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STOCK MAHKBT WAS ACTIVE.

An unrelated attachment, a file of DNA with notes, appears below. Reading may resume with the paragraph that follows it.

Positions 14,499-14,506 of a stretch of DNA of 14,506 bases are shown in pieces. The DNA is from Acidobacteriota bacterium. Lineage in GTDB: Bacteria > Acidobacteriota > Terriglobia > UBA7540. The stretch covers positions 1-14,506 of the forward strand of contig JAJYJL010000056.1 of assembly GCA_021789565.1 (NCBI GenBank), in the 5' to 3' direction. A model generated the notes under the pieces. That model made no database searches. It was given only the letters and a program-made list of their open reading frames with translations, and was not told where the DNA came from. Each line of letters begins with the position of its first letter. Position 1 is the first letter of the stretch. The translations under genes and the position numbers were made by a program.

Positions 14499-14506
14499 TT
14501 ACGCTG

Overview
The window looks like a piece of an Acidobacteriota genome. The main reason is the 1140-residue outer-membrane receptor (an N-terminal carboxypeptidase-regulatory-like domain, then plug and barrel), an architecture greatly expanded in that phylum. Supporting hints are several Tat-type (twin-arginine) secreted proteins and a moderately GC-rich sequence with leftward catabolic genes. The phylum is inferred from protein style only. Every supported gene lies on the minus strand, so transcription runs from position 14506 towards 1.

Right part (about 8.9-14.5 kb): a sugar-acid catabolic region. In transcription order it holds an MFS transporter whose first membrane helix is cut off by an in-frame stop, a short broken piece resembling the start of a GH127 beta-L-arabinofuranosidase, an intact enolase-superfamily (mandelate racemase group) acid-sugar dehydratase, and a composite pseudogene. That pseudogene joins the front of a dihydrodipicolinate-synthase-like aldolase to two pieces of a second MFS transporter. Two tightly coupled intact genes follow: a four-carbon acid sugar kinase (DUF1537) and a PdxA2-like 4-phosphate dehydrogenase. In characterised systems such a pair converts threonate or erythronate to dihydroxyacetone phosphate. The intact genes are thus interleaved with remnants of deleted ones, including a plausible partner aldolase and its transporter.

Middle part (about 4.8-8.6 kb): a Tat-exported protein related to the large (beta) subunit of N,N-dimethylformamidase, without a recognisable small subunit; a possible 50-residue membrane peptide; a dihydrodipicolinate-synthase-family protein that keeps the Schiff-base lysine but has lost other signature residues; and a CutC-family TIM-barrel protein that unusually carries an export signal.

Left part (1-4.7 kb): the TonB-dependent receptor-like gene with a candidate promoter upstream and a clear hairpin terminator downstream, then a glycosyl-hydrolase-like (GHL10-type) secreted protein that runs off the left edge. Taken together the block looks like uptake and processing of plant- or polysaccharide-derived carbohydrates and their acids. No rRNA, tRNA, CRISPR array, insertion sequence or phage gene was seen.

New York, Oct. 23. Material reces sions In Quoted values took place In to day's active stock market, which was j featured' by a heavy speculative sell- j ing movement founded on the belief that Far Body (0) pr . Gen Kleetrlc . . Gen Ey special Gen Motor Gen Motor pr . . . . Gen Motor Deb . . Gen Mot Deb 7 p c. the recent upward iwmr naa Been over-i ---- ' ' , done. The market offered little resist- X "Vm. (i ance to sellins pressure until prices had I th Ore fallen Z to b pouts Deiow aaturaay s cios- J7..-'", Wg nguica. Profit-taking: and the touching off of "stop-loss" orders accelerated the de cline, which extended over most of the list but was particularly acute among high priced industrial shares, which prof ited extensively by stock dividends and rumors of the same. Sepeculatlve sell ing for the decline obviously was bas ed on the rumors of the same. Specu lative selling for the decline obviously was based on the theory that a number of Industrial stocks already had dis counted all the reasonable business ex pansion that could be expected for soma timo to come and that a number of these were out of line with the rest of the list. - While there were no outside news d vi-lopmenta likely to materially change tho business outlook, the first selling pressure today was directed against the shipping shares on announcement of the lo federal district courts decision Ills Cent A pr , Inspiration Cop Int Harvester Int Mer Marine Int Mar Her pr Kennecott . . . . Lehitrh Valley . . Maxwell Mot A Mexican Petrol Mex Petrol pr . . Miami Copper .... MoKlTwl Mo K & T pr w 1 . 43 Missouri Pacific ... 21 MlBsourl Pacific pr 58 Nat Knam $ St ... 68 H N Y Air B 38 NJ A Brake A ... 61 H N Y Central 89 N Y N H & H .... 82 North Pacific .. ..89 Penn It R 48 Pierce Oil 34 H upholding the United States treasury's ,,croe., 011 pr ?J ruling on llnnnr trjLnsiiortatlon. Motor l.oll 14 . 4 .. 95 .183 . 19 . 14 . 8414 . 84 . 95 , 95 . 35H . 22H . .113 .114 . 37?4 ..109 . 14 . 57 4 . 35 .. 71 .. 64 ,.234 .. 99 .. 28 ihnrea were next subjected to attack, ap parently wlthou spc-cial reason. "While the industry has run- Into a period of nearunable dullness, production Is Still well above last year and reports of sales eneourairlnir. The success of these at tacks, however, encouraged the "boars" tnd thry extended thlr activities to oth er irrou;a, being aided by considerable prutlt-lukliiE recominrnupd by somo of Dio laru'-r commission houses. The most violent fluniuallcns took plj'ci' In th" hltfh. priced oil shares. Mex ii'iin l'nirolnum avo another siMisntlonal performance, ftubllwhlng a new high at JPI 1-2 soon after the opening, dropping to 12. climbing to 234 and the see-saw-Ing bark and forth until It closed at ::: 3-1 for a ni't loss of 2 points on tho (Uv, Standard Oil of New Jersey mov ed within a 6 point rudlus and cloned 2 1-2 lower, nnd losses of I to 3 1-4 points also took plnc In rnn-Amerlcan A and 11, 1'rrlniiis and Refiners, Standard (Ml of California, and Houston. i:.iili:n, nt slocks were hard hit de spite Hie (.tot that the large orders fire , III coming Into tho big companies and that a number if repali Jobs have been retu,il. It.il'lwln suffered a net loss of 4 poinut white American locomotive, Vi Hinan ifid Aniorlcan Car were off 3 tn 3 points. ln,lir.itli:ns that the September eam tnr.n of riilroiiils due this week will show s n.;t;-r1:il Improvement over those, of In.'-t nmnth failed to halt the reaction In dividend pa: irg railroads although they infered more stubborn resistance than most any other rrroup c,f standaTTT' i-li.-m-s. Central of .'c-w Jersey regis ter, --1 a net j.:ali of 17 joints but the other ,-liniia were unable to hold the rain n'ttdo In H brief ilurry of buying, lli.'dinit dropping back 1 5-8 points belew t"a' urdity's close Norfolk and WeM. rn wns ytr.mg. ". S. M i . I common sold off 1 3-4 point., Crucible 2 3-4 and Republic 1 1-4. t'. her weak spots were Studebak- r. Corn i'redue'-s American Can. Con soIi,i,iL', il;,s, .International Harvester. .Na"or..il l.-ud, i'osiem Cereal, United Heading 83 Heading 1 pr 64 Heading 2 pr 64 Rep I & Pteel 66 K Hep I & Steel .... 85 South Pacific 95 South Kalway ... 26 South Ry pr 70 fob Prod A 86 Union- Pacific. 149 Union l'ae pr .... 78 II S Rubber 664 U S Rubber pr . U S Steol IT S Steel pr West Un Tel ... WVst'house A B West'houao Ijl . . Willys O'land .. Willys O'land pr 98 ..109 ..122 ..113 . .100 .. 63 . . 40 95 177 19 14 84 U 83 95 -92V1 34 "21 113 114 87 107 IS 53 34 69 63 12S 9tt 28 17 43 21 67 66 37 51 98 30 86 48 -32 44 14 81 63 54 63 84 93 25 63 84 147 78 64 98 106 122 112 99 62 6 40 93 wheat becoming smaller and smaller, the 179 : 14 I f 84 : 83 95 '93 35 21 113 114 37 107Z 13 63 34 69 53 229 99 28 17 43 21 67 7 37 61 98 30 87 48 32 44 14 81 63 54 64 84 94 26 69 84 148 78 64 98 106 122 112 ' 99 62 6 40 I outstanding shorts became nervous re garding that month, and showed a dis position to. disregard the course of the market taken- as, a whole. December, though, even more than "other months was at the start weak in sympathy witn Liverpool declines. A moderate genera) Tally which ensued here was ascribed tc bullish estimates. or probame 'rencn imports this season and to fear that frost in Argentina had - caused damage ts crous. " During the last half of the day, how ever, enlargement; oi primary receipt disturbed wheat bulls who were actin: on an opinion that, no further enlarge ment of the domestic visible supply nee be looked for. Subsequently, announce ment of a substantial increase of the vis- '(WTT-irp aranr rws'.rwjy'ninry owing to the smalm.es of country offer ings and to a falling off to tee visiDie supply of both feed grains. - Provisions' refleced .the action of hog market. : , Chicago Grain Market. Wheat Dec ' May " . , July ., ;orn Dec. . . May . , July ., !ats , Dec . May . July . High. 111 112 104 66 67 67 41' 42 39 Low. 109 111 " 163 65 66 67 , 40 41 39 Close. ,111 111 104 , 63 67 67 41 41 . 89 FEDERAL AUTHORITIES DROP ACTION IN POTTER CIDER CASE AT UD 'fw. 1 tojee J0 and it tastes jast as good as it smells! A5e:pr poorttl ! Irs- I Li I li ' : W. S. Quinby Company. - - -v Jl o t on ' Chicago BOND MAfiKKT, New York, Oct. 23. rrico changes in Stm-s Alciihol, Jtemlnirton Typewriter st"l I'js i:ii'tt-.or, the losses ranging from 1 to i, points. Cull j,;.,in ht Id steady at 4 1-2 per ccr.t. 'I in r.r vas plenty of demand for tliio- ni'.-iiey ut 4 3-4 for the longer rna turi.tes but. hankers were demanding 6 p-r cent. Coinuiercial paper showed a surnrw :-.at firmer tone. lleuvy sellimr of the currencies of continental alii, s in the London and lo cal mail.ets was the feature of the for eiKn fcXuhange inarktt. French francs es'rfbitsheu a K".v record for the year at 7.IU e-nts, a decline of 22 points below Saturday's price. Sterling was strong abroad but dropped isere to $4.44 1-2 on heavy offering of cotton and grain bills. STOCKS. The flowing is a summary of the Iraninicicna. on the New York Stock E. change ui to 3 P. M. : Hirrh. Allied c:heniical Allia Chalmers Am Ficrt Sugar . Am Loscii Mag , Am Can A hi C: pr Am O.r & Fily . Am C'-rtnn "!il . Am Hide &.L, .. Am 11 I. r r Am Tel & Tel . Am Tobacco Am V ooien Am Wo-.!-. n pr . Anaconda Cop . . Associated Oil .. A:r.h T & S Jf' A ten T & S pr . Ha!; & Ohio .. . B;lt. & Ohio pr . lieiii Steel (C) lletii Steel 7 p c . Be'-h Steel S p c . lletii Steel ci pr . 33 . 4il 41 . 41 . 7 .111 189 . 25 . 13 . "i! '. i .123 . IS-' .100 .110 . 52 . 122 .106 . 93 . 04 . 62 . 74 .100, .112 69"4 Prooh Rap Tr 17 T-:roo!'. Itap Tr ctf .. 15 P-uue Cop & Z 7 Butte & Super ... 33 Canadian Pacific ..147 Cent Ix-atber .... 40 Cent Leather pr . 78 Chandler Motor .. 60 Ches fc Ohio ...... 76 CM Gt West pr ... 15 Chi -M & Si P 32 Chi At & St P pr 50 Chi & Nwest .. ,.91 Chi It & P 454 Chile Cor-per ... 25 Chino Copper 28 Cosden 50 Coeden pr 100 Cruciide Steel ... 85 Del &. Hudson 136 Dome Alines 39 Eric 15 Krie 1 pr 24 Kn 2 pr 18 Fisher Body 143 Low. 36 48 41-S 40. 71 111 1S8 25 13 72 122 160 99 110 51 121 105 92 63 62 73 100 112 99 17 15 7 Sl 145 39 , 77 5S 74 14 32 47 90 4U 14 27 48 100 85 136 3S 15 23 18 140 Close I 2C i 48 41--J4 40 111 183 25 13 73 122 161 99 110 51 12li 105 93 52 62 73 100 112 . 99 17 15 7 32 146 , 39 ' 77 60 7 14 32 48 90 44 25 27 48 100 84 136 39 15 24 18 149 today's bond market were irrepular, but tho main trend was decidedly downward In sympathy with the movement in stocks. Although bid and asked prices gener ally were far apart, foreign bonds mov ed within comparatively narrow limits. Kxcept for a 2 point break in Framerican 7 1-2's, French bonds held up well in the fact of a sharp reaction In exchange, the declines in the Kovernmcntal and municipal isues being registered In frac tions. Rio De Janeiro 8's were weak, but Brazil 7 1-2's made good recovery fros recent weakness. Losses of a point or more were quite common in the railroad .list, some of the prominent weak spots being Louis ville and Nashville unified 4's, Ann Ar bor 4s, Rio Grande Western collateral trust 4's. Minneapolls-St. Louis refunding 5 s, Colorado Southern refunding 4 1-2's, and Atlantic Coast Line first 4's, all off 1 1-2 to 2 points. Norfolk and West ern convertible 6's, however, moved up 2 points in response to the advance in the price of the stock, buying being bas ed on expectation of a higher dividend at tomorrow's meetinst. Some good gains also were made by New York, Chicago and St. louis debenture 4's, Cuba rail road 5's. Denver, Rio Grande refunding S3, Lehisn Valley collateral b's ana Baltimore and Ohio gold 4's. Indications of a split on the reorganization plan of the Brooklyn Rapid Transit company caused ree,ei;ions of 1 to 2 1-2 points In the various lines of that utility. Industrial mortgages moved in the same confusing manner as the railroad lines. Brrmby Copper debentures Barnsdall Sinking fund S's, series B, Tidewater Oil gold 6's, Republic Steel 5's and American Agricultural Chemical (.-old 7 1-2's, all moved to higher ground while Marland Oil S's, with warrants, Union Tank equipment 7's, Cerro De Pas co S's and Liggett and Myers 5's all fell back a point or more. Kxcept tor slight gains in the Lib erty 3 1-2's, and uncalled Victories, all our government war obligations were reactionary. The so-called first sec ond 4 1-2's registered at net loss of lo cents on $100, while declines of 8 to 19 cents took plac m the other i 1-4 i:er cent', bonds. Total salts (par value) were $17,- 63 1.U0U. The principal offering today were the ..-.O'J0.(.'OO issue of first (closed) ' j mortgage 6 per cent. 20 year sinking luna gold oonas or me jaeoo joaa -acu-iiifj company, offered at par, and an issue of $2,554,000 of 5 1-2 per cent, serial gold hours of the City of Ottawa, of fered at prices to yield from 5.00 to 5.20 per cent. Stockholders of the Detroit Edison company will meet November 10, to au thorize an additional issue of convertible debentures to the amout of $5,000,000. Cosden and Company have called for redemption on January 1 all the out standing convertible 6 per cent, bonds, both Series A and Bf at call price, 110. (Special to The Bulletin.) Jewett City, Oct.. 23.- of delays and unprecedented complica tions, the last chapter in the famous Griswold cider case is being written. For more than five months the newspapers from coast to coast have aired out and published the leeal proceedings concern ing the issue. A representative of a vinegar firm was in Jewett City "today and. after taking samples, from which chemical tests were made. John Potter has sold his 125 barrels of vinegar. They will be removed at once, and under the direct custody of a rovernment prohibi tion officer they will be escorted over the state line of Connecticut. Mr. Potter did not expect, and did not receive, any thing like the full value of the cider, which when It was first confiscated by the state police was worth from $35 to $40 per barrel. The detailed facts of the case are of moro than passing Interest. At a trial before a jury In the Griswold town court (following the proceedings in criminal action at an earlier session of the same court, in which the defendant was found guilty by Judse Arthur M. Brown), the 125 barrels of cider were turned back to Mr. Potter: At this time the jury claimed that . thero was not sufficient evidence produced by the prosecution-for It destroyed. At this I them to order the game and United States deputy mar- Ar. d lYiimtiOT point federal authorities took a hand in .-j rv I the e shals came here and locked up the cider under the seal of the federal govern ment. It now appears that the action of toe federal government was made and car ried out on account of sundry false re ports and statements which were report ed to the late Philip "VV. Flynn. the fed eral officer in charge. It was reported to him that the cider had been turned back to Mr. . Potter by a jury .that might pos sibly have been "fixed" to render a de cision in favor of the defendant. Later, and upon investigation, and when becom ing acquainted with the real facts in the case, the federal officers learned that instead of being a suborned jury they were as far the other way, and were avowed prohibition men and inclined, if anything, to favor a ruling against the defendant. "With this positive information bj their hands, the whole complexion of the case was changed in the eyes of tho federal officers. As it stands today, the govern ment doesn't want cider, or whatever it might be now. that has been turned back to its owner by a jUTy of his peers. The main thing is to get it out of the town house cellar. was made assistant - registrar for the coming November election, i Mr. and Mrs. Frank L. Lathrop and Mr. and Mrs. William Lathrop and chil dren of "Norwich were an auto party that motored to Gales Ferry Sunday afternoon and were callers at the home of Mrs. Fanny A. Molthrop. Mrs. Emily -Perkins and Mrs. Stephen Perkins of Groton were visitors at the home of Mr. and Mrs. Harmon L. Perkins in the village Tuesday. Mrs. Philip Carter and sons, Lawrence and Stephen, of Brier Hill, Groton, mo tored here and were callers on Mrs. Car ter's aunt and uncle, Mr. and Mrs. Per kins, that afternoon. . Mrs. Mane Sorenson left the home of her daughter, Mrs. Andrew P. Miller, re cently to visit relatives in Boston. Mr. and Mrs. C. F. Spoon or of New Bedford, Mass., motored to the home of Mrs. Spooner's brother, Nathan A, Gibba, here Sunday afternoon, where they spent the night. They are en route to Hart ford, Springfield and Boston. Miss Alice Chase of Portsmouth, R. I., who has been a guest of Miss Chase's brother. Richard H. Chase, and family at Long Cove,- returned to her home last week. jewett cmr GALES FETvRY Liberty Bonds. High. Low. Close U S Lib 3s .. .101.16 101.00 101.06 U S Lib 1st 4s 99.20 99.04 99.10 U S Lib 2d 4s 99.02 9S.S6 98. S6 U S Lib 3d 4s 99.22 99.08 99.03 U S Lib 4th 4s 99.28 99.08 99.88 Victory 4s ..100.20 100.16 100.24 do called ...100.12 99.08 100.08 Treas. 4s 100.12 100.00 100.06 Quoted in dollars and cents per $100 bono. foreign Exchange. With the exception oZ sterling, al durations aro In cents per unit of tor I The Great Money-Lender Will a Heart We lend money to honest per sons having Lteady employment: loans for sums needoJ up to t'SOQ, repayable in six to fifteen ninth ly installments, as arranged tc suit convenience of each borrower; !et,,il rates charged on sum still due for time used; na charge un less loan made: deals confidential and none will k.iow you are bor rowing, private offices; glad to ex plain Beneficial Plan; courteous treatment; convenient and safe place to borrow: quick service; new borrowers welcomed; hours, 9 to 5:30; Saturdays 9 to 1. Call, write or phone 1-6-6-4. Beneficial Loan Society ROOMS 302-303 66 STATE STREET NEW LONDON, CONN. Licensed by the State Bank Commissioner .sign currency: ! Sterling lesterda Demand $4.44H Cables .. .". 4.44?i Guilders 39.05 Marks 02 7-18 Lire 4.11 Swiss francs 18.25 Pesetas 15.32 Belgian francs . . . 6.65 Kronen . . 0014 Sweden 26.65 Denmark .... 20.00 Norway 17.72 Greece .. .' 2.00 Argentina, 82.15 Brazil .. 11.20 -v Teal Acc $3.4 3.94 34.00 .61 3.93 18.47 12.28 7.13 23.04 19.30 13.05 4.50 72.85 At the public meeting of the Red Cross chapter Wednesday evening reports of the work of the chapter during the year will be given. To many people Red Cross work meant only war time activity. What is being done and will be done by the American Red Cross in the .Near East horror will .be given in the report of the delegate to the national conven tion held in Washington, D. C two weeks ago. ' Although tho' war is over there are 25,605 disabled cx-service men in hospi tals now under the care of the Veter ans' Bureau. Ttic effects of the war are no .over for these men. The local chap ter has been making garments for use in hospitals for these men. Many oth er emergency calls have been answered. It will be an interesting meeting, open to every one interested in suffering hu manity at home and abroad. Mr. and Mrs. F. H. Gilbert leave Wed nesday by auto for Cornwall, Ontario. From there Mr. Gilbert joins a hunting party which will include Joseph La Bonne, formerly of Jewett City. The party of fourteen so to a hunting camp in the northern wilds of Canada. Mrs. j Gilbert will be the guest of Mrs. La Bonne. Mr. and Mrs. Gilbert will be away for three weeks. Victor St. John ana Miss Rose LePage were married at St. Mary's church by Rev. J. II. Sieferman Monday morning. Miss Rose St. John was the bridesmaid iand Medos LaMotte was the best man. William LaLiberty of Jewett City and Miss Dorothy Scranton of Voluntown were married Monday morning at St. Thomas' rectory, Voluntown, by Rev. Ludovic Paradls. The bride is the daughter of Mr. and Mrs. Everett Scran ton and is a solo singer in the Bap tist church. The bridegroom has become prominent in baseball as catcher for the Ashland team. The couple will live with the bride's parents in Voluntown until spring. The bridesmaid was Miss Celia LaLiberty, and the best man Thomas Melady, both of Jewett City. Mr. and Mrs. Ralph Kingsley . return ed Sunday from an auto trip to Mont- omery Center, Vermont, where they have been visiting relatives for two weeks. Three inches and a half of snow delayed their leaving Vermont. ' Mrs. Kingsley enjoyed a coasting party dur ing her stay. Annual meeting. Red cross enapter. town hall, Wednesday, 8 p. m, Every member should come and hear report of work done. adv. A free tuberculosis elnine Is to be Iteld m the Red Cross rooms on Thursday morning at ten o clock. These clinics will be held on the fourth Thursday of every month. They are open to anyone who wishes examination or consultation on this particular disease. The examin ations are entirely private, the Red Cross room having arranged for this purpose, and a graduate nurse will be in attendance The local Red Cross chapter has arranged these clinics for for the benefit of Griswold, voluntown and Lisbon residents, and patients re ceive just the same careful examination from- Dr. Hugh B. Campbell as they would if they went to the sanatorium to consult him. Mr. and Mrs. Arthur M. Brown, Mrs. John E. Phillips and Mrs. W. R. Bur- dick enjoyed a motor trip to Ashburn ham, staying over the wek end. While there they were the guests of Morton Brown, a sudent in the academy. Postmaster and Mrs. D. F. Finn were in Providence Sunday to hear the fa mous tenor, John McCormack. Mrs. Thomas McBroome is at home after a three weeks' visit with her daughter, Mrs. James Flannery of New Britain. She was accompanied home by her granddaughter. Miss Alice Flannery, Mrs. Richards ; smoked shoulder, Mrs. David Fetterman; ladies' slippers. Miss E. Charon; crumb tray, Miss Latr? ; Thermos bottle, Kiss Card in ; towel. Miss La Cro-.x; box cigars. M. E. Four nier, box cigars. Fred Clocher; p&ie. Arthur Jones ; chicken, A. Clocher ; bag flour, Erwin Williams ; shoulder, Henry Fournier ; necktie, J. Bessette ; dress. Miss Marie Jean Charon ; collars. Mr. Duff; five-pound box chocolates, Frank Beraro. The prixes "were given by the follow ing: Charles Charon; Clayton Rood. Dearnley - Clarke. John Drescher, A. Oote, F. Hirsh, Miss V. " Rocheleau, M, Donahue; View and Duhame, Coady's 1 pool room, Eagon Drug Co., Eli Cha ron. Household, a mend. Murphy & Mc- Garry, Zoel Gauchier, F. Aramony, The Manhattan. The scorers were: Misses Regina Harpin, Ahneda Harpin, Lou!e Co- lombe and Mrs. John Heibeb The checkers were Misses Emma Dubois and Emilia Brunnelle. Harry Collins was in charge of the checking room. The committee in charge was Joseph Morrissette, T. Brierly, D. Wilmot, Har ry Collins and John Heibel. BOLTON COTTON. New York, Oct. 23. Spot cotton quiet, middling 23.75. MONET, v New York, Oct. 23. Call money steady; high 4 1-2; low 4 1-2; ruling rate 4 1-2 ; closing bid 4 1-2 ; offered at 5 ; last loan 4 1-2 ; call loans against ac ceptances 4. In the -M. E. church Sunday morning Rev. W. D. Woodward preceded his ser mon with a brief address to the children. boys and-sirls, from the words Be Cour teous, jtev. air. Woodward then gave his text from John 21 : 17, "Lord, thou knowest all things ; thou knowest that I love thee." At the offertory Jesus Knows and Undestands was sung by a quartet, Mrs. Eugene aFontaine, Miss Grace A. Chapman. C. E. Colver and D. R. Povey. The day being, observed as Rally day for the Sunday school, the chancel decorations were shocks of corn, with fruits of the harvest time, and branches of autumn leaves, with dahlias and other late flowers for the pedestals. At the close of the morning service a Rally day call, a service prepared for Rally day, was given in place of the regular Sunday school sessfbn in the au ditorium of the church as follows: Intro duction, Mrs. Rufus W. Hurlbutt at the organ; Miss Jennie G. Tcrkins. violinist; song. Hail to the Flag of the Sunday School ; responsive reading, Supt. C. E. Colver and school ; address of welcome, Dorothy' Birch ; prayer, Rev. W. D. Woodward; song. Rally Roll Call, school ; Lesson . from Leaves, concerted recitation, by nine scholars ; scripture ; exercise. The Feast of the Harvest su perintendent and classes ; song. Harvest Chorus, school ; Earth's Harvest Time, Harvest Queen, Miss Ethel Woodward, with scholars ; sons. Workers All With God Are We ; hospital offerings ; concerted recitation, with sifts of jejlies and jams, for the pick hi hospital;' sons. Gleaning for J esus ; exercise by primary class ; song, His Little Lambs Are We; offering by classes; closing song by school. What a Friend We Have in Jesus. Theer was an attendance of 80. The secretary and treasurer of the school. Miss Alice Satterlee, tendered the follow ing report : Number of scholars on roll of Sunday school, 68 ; number in home de partment. 18; number in cradle roll. 15- total enrollment, 101. In treasury Jan. 1, 1922, $3.45 ; received in collections to date, S113.02 ; expended. $98.30 ; in treas ury Oct. 2, 1922, $14.72. At the Epworth league evening service the appointed leader was Mrs. Rufus W. Hurlbutt, with the topic Stirring Up the Gift. The Gales Ferry Pinochle club played the Uncasville Pinochle Chums at the Country club house here Friday evening, the first of the-series to be played with the Uncasville club. The score for the evening was 21 to 14 in favor of the Uncasville club. The series of games has oeen arranged for seven evenings, with seven games each evening, am! sever. teams on eitner side. The Gales Ferry leama me as ioiiow3: jiennett and Les ter, .nosers and povey, Satterlee and Main, DeRusha and Richards. Coman and Xylan, Nprcross and Lawson. Hurl- outt ana Miner. oecretary Alfred E. Rogers of the Gales Ferry club seved refreshments. One new member was admitted Fred E. Kicnards of Long Cove. The two clubs ymy m t-aimertown Wednesdav nir. The last meeting to make voters for uie rvovemoer election was held in the country ciuo nouse Saturday afternoon from 2 to 5 o'clock by the town officials. A number were made. Orrin S. Bennett BALTIC ' The board ofselectmen, town clerk and registrars met in the town clerk's omce Saturday to make voters and made 24 out of 8 on the list "to-be-made." Eleven were women and 13 men. One young lady will be made a voter the day before election Nov. 6, she becoming of age before that time. Sprague will have 800 names on its list of voters for the state election. The Baltic Baseball dab conducted m very successful whist party Friday night. There were 32 tables. The 21 prizes went as follows: Serge suiting. Jesse Brayman ; waist, Mrs. Ervan Wil liams ; chicken. Miss Cardin ; box ci gars, Carl Brad law; box chocolates. T.'o republicans held a caucus last week Monday evening and nominated J, Wesson Phelps for representative ; Chas. M. Pinney, Andrew E. Maneggia. and Milton W. Haling were named for jus tices of the peace. The democrats met Tuesday evening to make their nominations which were as follows: Representative, Charles F. Sumner; justices of the peace James A. Connors: N. C. Maine and Mrs. JS. Sel ma Haley. Frederick D. Flnley was In Andover last week Monday to attend the probate convention. Judge J. White Sumner of Bolton was nominated judg-e. of the probate district for Andover, Columbia, and Bolton. Judge Sumner who holds the office at present and is a democrat, was also nomina on the republican ticket. Judge 8n rer has been previously nominated toth ticketn. Mrs. Frederick C. Taylor and daugB Miss Dorothy Taylor and Mrs. Sam M. Alvord were in Hartford last w attending a missionary meeting. The selectmen and town clerk wer session at the Congregational chr t-asement all day Saturday for the I lose of making voters. The reglsti also met the same day. Miss Sarah White of the Tolland Col ty Farm Bureau gave a gaihring lidies an instructive talk on dressmal at Bolton hall last week Thursday i traoon. Miss Louise J. Hutchinson of Hartf spent the week end with her aunt, 14 Jennie L. Bolton. Miss Helen Mathfin of Hartford with her parents, Mr. and Mrs. T Wathien over Sunday. Mrs. William 1L Atkins and i youngest children are visiting Mrs. . kins' brother-in-law, George Atkins New York. Mr. and Mrs. Frank Knox and daw: ter, 'Miss Mary Knox have returned Salem. Mass., after a two weeks' with Mr. and Mrs. Charles M. Lee. Two hundred rxoplo attended ; dance at Bolton hall last Saturday e Ing. The music was provided by Standard orchestra of Wil'.imantic. I is Eeebe of Manehest-ir was the pros, for the square dances. SEIWOVS BLADDER TBOCBI.E "Could not stand nor sit and was fo to cry out from intense pain." wt Henry Williams, Tarkto. Montana. " doctors said I had inflammation of nladder and an operation was neccs Tried Foiey Kidney Pills and Improve once. Tell all my friends about F iiiinoy PKU as it will save many suffering and. perhaps, as in my cas dangermiw o-iratlon." Bladder and . ney trouble demand prompt tre-iup Folev Kidney Pilis give cuick relief. Osgood Co. METAL MARKET. New York, Oct. 23. Copper dull, elec trolytic spot 'and futures 13 7-8 14 tin firm, spot and futures 35.0035.12; iron steady, No. 1, Northern 33.00 34.00; No. 2, Northern 31.0032.00; No. 2 Northern 26.0028.00; lead steady, spot 6.506.75; zinc firm, East St. Louis spot and nearby delivery 7.00 ; antimony, spot 6.75 7.00. CHICAGO GRAIN MARKET. Chicago, Oct. 23. Most trading in wheat was at lower prices, but the De cember delivery scored a moderate ad vance on account of covering by shorts. Bearish factors were an unexpected in crease of the United States visible sup ply total, lower quotations at Liverpool, and reports that railroads east of Buf falo were furnishing more cars. , The market closed unsettled at 5-Sc HOPKINTON The First Day Baptistchurch has been painted outside as well as in the interior. The Ladies' Sewing society of the First Hopkinton Seventh Day Baptist church gave a fine chicken pie supper hi the parish house at Ashaway Tuesday even ing last week, with proceeds amounting to $100, which will be given to the church. The Misses Clara. E." and Mabel O. Rexroth have had their new home equipped with electric lights. Mr. and Mrs. Ralph Briggs have re turned home after summering at Pleas ant View. Mrs. Charles W. Jolley and son Ernest returned home Sunday from a New Lon don hospital, where they had their ton sils removed. LIBERTY HILL Miss Sheldon, teacher of Liberty Hill day school, attended a teachers meet ing at Lebanon Center Thursday after noon. So far Friday was the coldest day of the season. " Mr. and Mrs. Winthrop D. Davoll had a delightful two days' trip over the Mo hawk Trail Saturday and Sunday. swelling blood rlveauces starts circulating The paint of strains and sprmhta are due to congestions. Just quicken the circulation, and the inflammation and pain ruboide disappear. Without robbing; S loan' s poMtratsa and breaks ap the painful congestion. Slots'! relWw limsilk pati. aoothec BturaiMa, warms ana comiarts tiraa, acslar tucks. LooMoscMi(Mlteafrai ecldt la chest. JLaep it oaaoj. Sloan's lAnhnsst-kfib pan! V ft. , j .- I B u 7 ouoie Protection with Vulcanite Doubletite Slabs WHEN you are choosing a roof material for your home, you can pick from many different kinds. Nearly all of them will look good after they are applied. But the wear will be different. Vulcanite Doubletite Slabs are the only 4-in-l shingles made that give you a double thickness everywhere, even at the slots. A moment's study of the illustration will show why. Notice how the triangular projection on each shingle underlies the slot in the second course above. Other shingles do not have this tab under the slots. They can give only one thickness. In addition to this exclusive feature, a Vulcanite Doubletite roof is fire-resisting, economical to lay, and truly beautiful in design, with soft green or red colorings. You will prefer it from every standpoint of beauty, wear and protection. Ask your lumber or building supply dealer for estimates. He will be glad to show you the wide variety of Vulcanite roofings from roll roofings to individual shingles for the most distinctive roofs. All are built up to the high "Beaver Quality" stand ards and identified by the Beaver trade-mark. All patented Vulcanite Seefiug specialties art made in bath jnmb and standard weights. VULCANITE ROOFING DIVISION THE BEAVER PRODUCTS COMPANY, ne, Bo.l N.Y. DUtrUt Setts Ofices mt Albany, Gsciniti, Caksfa asd aaoau Cify Two other Vulcanite Patented Shingles VULCAMITB StLF-SrMTrtr, StfTMGLE The trll-sptetuf shoulder mskeg taj iuf rmsy md tfnmict fi mitm ttdt Ik rJ m;mtmtt tkm wrsl rv'f tk rtflrr. 7 rifle tkUk every where except e$ tleti. Smerl, trim mi iuvsljle, Titt de$iw is $Atttd. XvucAsrm Hxxiooh Slabs The m4 tieermtire etete fHeetd tktKg'te im the entwre Vwicmtt lime, Atlrmrtire 4rtf mmi mmwf sdfmm tmtet pteuied. Double tktk e?er whereeusy J ertuemitei le mpfiy emd fire resitUm. WARNING There are a number of 4-th-l shingle on the market. But there is t ene which t!vtt you the advantage of a double thickness in every place. That one it genuine Vulcanite Doubletite. made only by the Vulcanite RooSn Division of The Beaver Products Company, Inc. The special underlying tab construction is patented, and cannot be successfally imitated. You can identify genuine Vulcanite Doubletite by the Beaver trade-mark. Look for it before you bity. Sold By H. F. & A. J. DAWLEY NORWICH BULLETIN, TUESDKY, OCTOBER Z4, T3ZZ FlIIMLlLJi'D m'"WM decline to l.l-8c advance... with Decem ber 1.11 1-4 to 1.11 3-8 and May 1.11 B-S. Com finished unchanged to l-2c ible gave further impetus to selling, and so too, didv- apparent slackness ol export demand at the seaboard, as well